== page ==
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Mass Effect was Bioware's second attempt at a riveting space opera RPG, KOTOR being the first. It was a fantastic adventure, though not without it's own growing pains. On the second try, Bioware has outdone themselves by taking what the community said into consideration when refining the sequel. In doing so, Bioware has created in my opinion, the most accessible RPG of our generation. I say this with confidence, having played a large collection of both western and eastern RPGs.
 
The most immediate thing many veteran RPG players will notice is the lack of any formal inventory or loot mechanic. Instead, your characters inventory is managed in 3 ways: weapons – in which gaining a single weapon type makes that available to all characters who have the option of using the specified weapon type, armor – which only applies to your Avatar and is limited to only a few variations, piece mealed out to you, and upgrades – which increase all the different weapons, armor, and ship components using minerals. Everything else found in game when picked up is instantly converted into money. Some resource cashes can be found in various missions, but for the majority of upgrades, the user must engage in planet mining. The whole concept is genious, because of how easy it is for anyone to play.
 
Also, this lends itself very well to the combat element, because the missions are much more linear and less plagued with long walks to various destinations and mid mission diversions.
Combat has been streamlined, cover is much easier to use, powers are more accessible since they can be mapped to various buttons and where you shoot your opponent will affect the level of damage they receive. That's right, no more dice rolls, instead, heads and limbs will explode if shot correctly. Also, enemies seem much more differentiated from each other, so a vanguard is clearly different from an engineer and so on. When you get to the end of a mission, all your accomplishments are listed and all XP is tabulated based on the decisions you made. Like the previous installments, role playing conversations and making decisions is the central component, where the combat mechanic (though much improved) is secondary. There are numerous instances in conversation where some characters are down right hilarious and others where the cinematography of a conversation is borderline "movie like" quality.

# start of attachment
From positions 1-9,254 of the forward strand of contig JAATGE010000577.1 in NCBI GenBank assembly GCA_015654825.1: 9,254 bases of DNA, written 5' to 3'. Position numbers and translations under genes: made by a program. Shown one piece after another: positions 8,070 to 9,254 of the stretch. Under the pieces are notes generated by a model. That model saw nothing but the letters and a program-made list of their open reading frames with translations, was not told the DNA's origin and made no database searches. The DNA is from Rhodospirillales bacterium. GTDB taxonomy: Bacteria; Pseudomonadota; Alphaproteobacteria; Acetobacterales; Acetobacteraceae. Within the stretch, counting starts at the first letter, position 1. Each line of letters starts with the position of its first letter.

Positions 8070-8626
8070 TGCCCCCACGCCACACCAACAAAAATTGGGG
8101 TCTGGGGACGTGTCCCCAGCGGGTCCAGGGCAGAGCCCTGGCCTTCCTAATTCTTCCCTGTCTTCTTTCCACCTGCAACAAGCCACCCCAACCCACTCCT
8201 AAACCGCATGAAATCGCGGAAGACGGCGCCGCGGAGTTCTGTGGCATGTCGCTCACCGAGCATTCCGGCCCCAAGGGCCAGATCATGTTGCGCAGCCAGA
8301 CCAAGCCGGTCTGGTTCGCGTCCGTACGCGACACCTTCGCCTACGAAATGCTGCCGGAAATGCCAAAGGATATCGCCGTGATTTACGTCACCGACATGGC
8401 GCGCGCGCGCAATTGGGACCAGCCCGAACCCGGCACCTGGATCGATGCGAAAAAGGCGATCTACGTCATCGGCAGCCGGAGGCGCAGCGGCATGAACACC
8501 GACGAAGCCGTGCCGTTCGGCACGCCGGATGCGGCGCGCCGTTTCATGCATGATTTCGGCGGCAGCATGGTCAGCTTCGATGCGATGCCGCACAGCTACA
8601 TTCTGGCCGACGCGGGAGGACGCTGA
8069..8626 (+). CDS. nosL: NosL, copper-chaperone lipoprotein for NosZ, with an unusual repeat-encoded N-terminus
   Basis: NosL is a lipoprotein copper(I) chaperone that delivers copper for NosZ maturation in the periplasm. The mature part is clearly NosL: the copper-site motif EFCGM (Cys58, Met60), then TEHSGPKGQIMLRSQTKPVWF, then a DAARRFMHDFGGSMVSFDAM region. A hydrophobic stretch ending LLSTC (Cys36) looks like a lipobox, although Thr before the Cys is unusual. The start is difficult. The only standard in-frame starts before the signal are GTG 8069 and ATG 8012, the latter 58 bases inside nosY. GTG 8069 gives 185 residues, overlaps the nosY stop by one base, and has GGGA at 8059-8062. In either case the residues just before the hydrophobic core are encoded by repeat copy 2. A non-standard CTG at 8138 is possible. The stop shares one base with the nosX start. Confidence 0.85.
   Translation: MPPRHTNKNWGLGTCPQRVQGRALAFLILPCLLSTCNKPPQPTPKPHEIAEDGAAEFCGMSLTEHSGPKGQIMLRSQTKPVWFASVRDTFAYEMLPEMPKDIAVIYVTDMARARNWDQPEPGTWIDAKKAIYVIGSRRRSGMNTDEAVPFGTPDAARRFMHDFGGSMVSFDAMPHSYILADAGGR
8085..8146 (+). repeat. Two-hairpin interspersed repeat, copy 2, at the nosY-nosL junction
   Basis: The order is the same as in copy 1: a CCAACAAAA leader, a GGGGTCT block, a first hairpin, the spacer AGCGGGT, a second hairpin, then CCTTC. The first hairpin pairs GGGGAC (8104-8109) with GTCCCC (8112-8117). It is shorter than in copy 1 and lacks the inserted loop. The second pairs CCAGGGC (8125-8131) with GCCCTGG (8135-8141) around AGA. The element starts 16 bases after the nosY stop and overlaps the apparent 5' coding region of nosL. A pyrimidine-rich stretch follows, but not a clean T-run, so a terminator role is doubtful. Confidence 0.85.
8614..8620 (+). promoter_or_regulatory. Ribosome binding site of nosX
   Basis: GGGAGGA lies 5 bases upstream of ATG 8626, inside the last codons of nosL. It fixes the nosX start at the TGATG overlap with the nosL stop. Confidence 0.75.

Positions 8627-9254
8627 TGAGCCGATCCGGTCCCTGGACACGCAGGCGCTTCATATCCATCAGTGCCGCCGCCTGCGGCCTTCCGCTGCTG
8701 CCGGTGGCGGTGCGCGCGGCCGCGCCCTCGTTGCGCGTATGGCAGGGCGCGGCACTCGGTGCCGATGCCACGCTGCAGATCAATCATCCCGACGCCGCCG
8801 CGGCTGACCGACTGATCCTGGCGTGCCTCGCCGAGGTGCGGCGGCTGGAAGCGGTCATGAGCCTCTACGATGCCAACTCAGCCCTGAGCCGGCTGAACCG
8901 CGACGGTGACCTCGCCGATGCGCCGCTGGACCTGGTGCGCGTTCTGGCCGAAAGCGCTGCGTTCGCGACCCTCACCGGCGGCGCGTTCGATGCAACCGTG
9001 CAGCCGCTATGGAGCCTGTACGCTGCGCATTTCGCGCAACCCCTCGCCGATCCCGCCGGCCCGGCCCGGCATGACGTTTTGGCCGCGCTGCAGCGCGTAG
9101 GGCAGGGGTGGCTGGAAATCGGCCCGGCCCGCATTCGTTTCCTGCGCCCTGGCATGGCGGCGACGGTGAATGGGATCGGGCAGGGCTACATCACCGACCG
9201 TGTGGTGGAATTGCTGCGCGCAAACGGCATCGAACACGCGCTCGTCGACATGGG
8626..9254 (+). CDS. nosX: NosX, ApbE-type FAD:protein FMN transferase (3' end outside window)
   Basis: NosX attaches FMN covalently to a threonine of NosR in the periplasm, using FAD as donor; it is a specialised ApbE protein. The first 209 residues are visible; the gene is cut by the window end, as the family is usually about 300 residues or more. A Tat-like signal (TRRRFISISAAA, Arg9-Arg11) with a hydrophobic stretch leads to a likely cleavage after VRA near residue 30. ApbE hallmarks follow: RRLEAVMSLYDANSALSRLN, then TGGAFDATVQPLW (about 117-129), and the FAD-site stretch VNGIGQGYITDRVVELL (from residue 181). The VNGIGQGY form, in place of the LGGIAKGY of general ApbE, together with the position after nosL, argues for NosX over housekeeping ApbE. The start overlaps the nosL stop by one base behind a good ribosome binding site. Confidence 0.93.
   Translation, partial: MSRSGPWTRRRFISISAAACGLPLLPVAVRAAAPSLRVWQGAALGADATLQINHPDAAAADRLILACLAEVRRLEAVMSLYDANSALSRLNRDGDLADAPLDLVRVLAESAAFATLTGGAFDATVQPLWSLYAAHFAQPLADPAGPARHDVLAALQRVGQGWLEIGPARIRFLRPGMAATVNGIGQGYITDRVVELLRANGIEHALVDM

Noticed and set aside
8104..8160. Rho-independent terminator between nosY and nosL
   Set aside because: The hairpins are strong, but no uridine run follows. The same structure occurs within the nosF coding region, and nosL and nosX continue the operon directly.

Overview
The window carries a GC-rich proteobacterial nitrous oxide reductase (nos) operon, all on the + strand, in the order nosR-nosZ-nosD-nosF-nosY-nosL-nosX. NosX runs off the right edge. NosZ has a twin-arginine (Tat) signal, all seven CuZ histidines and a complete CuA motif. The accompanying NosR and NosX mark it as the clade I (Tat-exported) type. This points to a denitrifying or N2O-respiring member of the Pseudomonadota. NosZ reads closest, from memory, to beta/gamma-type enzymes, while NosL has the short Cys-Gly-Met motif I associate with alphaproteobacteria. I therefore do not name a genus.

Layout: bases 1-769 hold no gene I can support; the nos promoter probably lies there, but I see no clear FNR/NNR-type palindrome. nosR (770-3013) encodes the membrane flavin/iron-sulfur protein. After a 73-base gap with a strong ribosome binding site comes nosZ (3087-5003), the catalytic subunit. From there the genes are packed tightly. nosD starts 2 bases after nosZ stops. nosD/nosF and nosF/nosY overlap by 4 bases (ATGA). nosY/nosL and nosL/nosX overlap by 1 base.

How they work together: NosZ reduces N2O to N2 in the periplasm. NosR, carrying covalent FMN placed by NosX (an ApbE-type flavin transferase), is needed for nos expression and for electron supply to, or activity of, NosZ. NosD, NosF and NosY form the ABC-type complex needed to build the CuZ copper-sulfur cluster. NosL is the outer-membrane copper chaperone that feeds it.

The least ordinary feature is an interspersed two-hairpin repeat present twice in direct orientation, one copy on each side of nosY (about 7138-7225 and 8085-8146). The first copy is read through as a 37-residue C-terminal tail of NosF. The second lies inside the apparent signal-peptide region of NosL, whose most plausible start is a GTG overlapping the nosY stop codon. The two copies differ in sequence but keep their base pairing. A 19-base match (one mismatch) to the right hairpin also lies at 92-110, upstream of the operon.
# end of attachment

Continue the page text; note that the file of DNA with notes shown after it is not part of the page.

Your crew comprises the majority of these events, either during recruitment or loyalty missions, but some side conversations will also intrigue the user. Again, each character in your party has a recruitment & loyalty mission, combined with a couple story driven missions, this puts the main story component at about 20 – 30 missions, each of varying length. Other cities, anomaly's and e-mails will provide the rest of the secondary assignments, probably equal to another 100 side missions or so. Anomaly's in particular are a cool feature, relating to the mining resources mini game we discussed earlier. When mining, occasionally a probe will find more than resources and allow you to land on a planet. These missions are typically 10 minutes blurbs that daisy-chain into 3 or 4 more side missions and are a welcome departure from the monotony of mining. On to your alignment, where the choice of good or evil is not a black and white affair as it is in some games. Though, through your various missions and conversations, not only are you able to provide good/evil responses, but you can now interrupt with a good/evil action. I chose evil for my character and one of my favorite interruptions involved a Blue Suns Mercenary, a plate glass window and the top floor of an Asari skyscraper. You get the idea. The games ability to immerse you in the role of a specific character and develop your own story is what make this a true role playing game.

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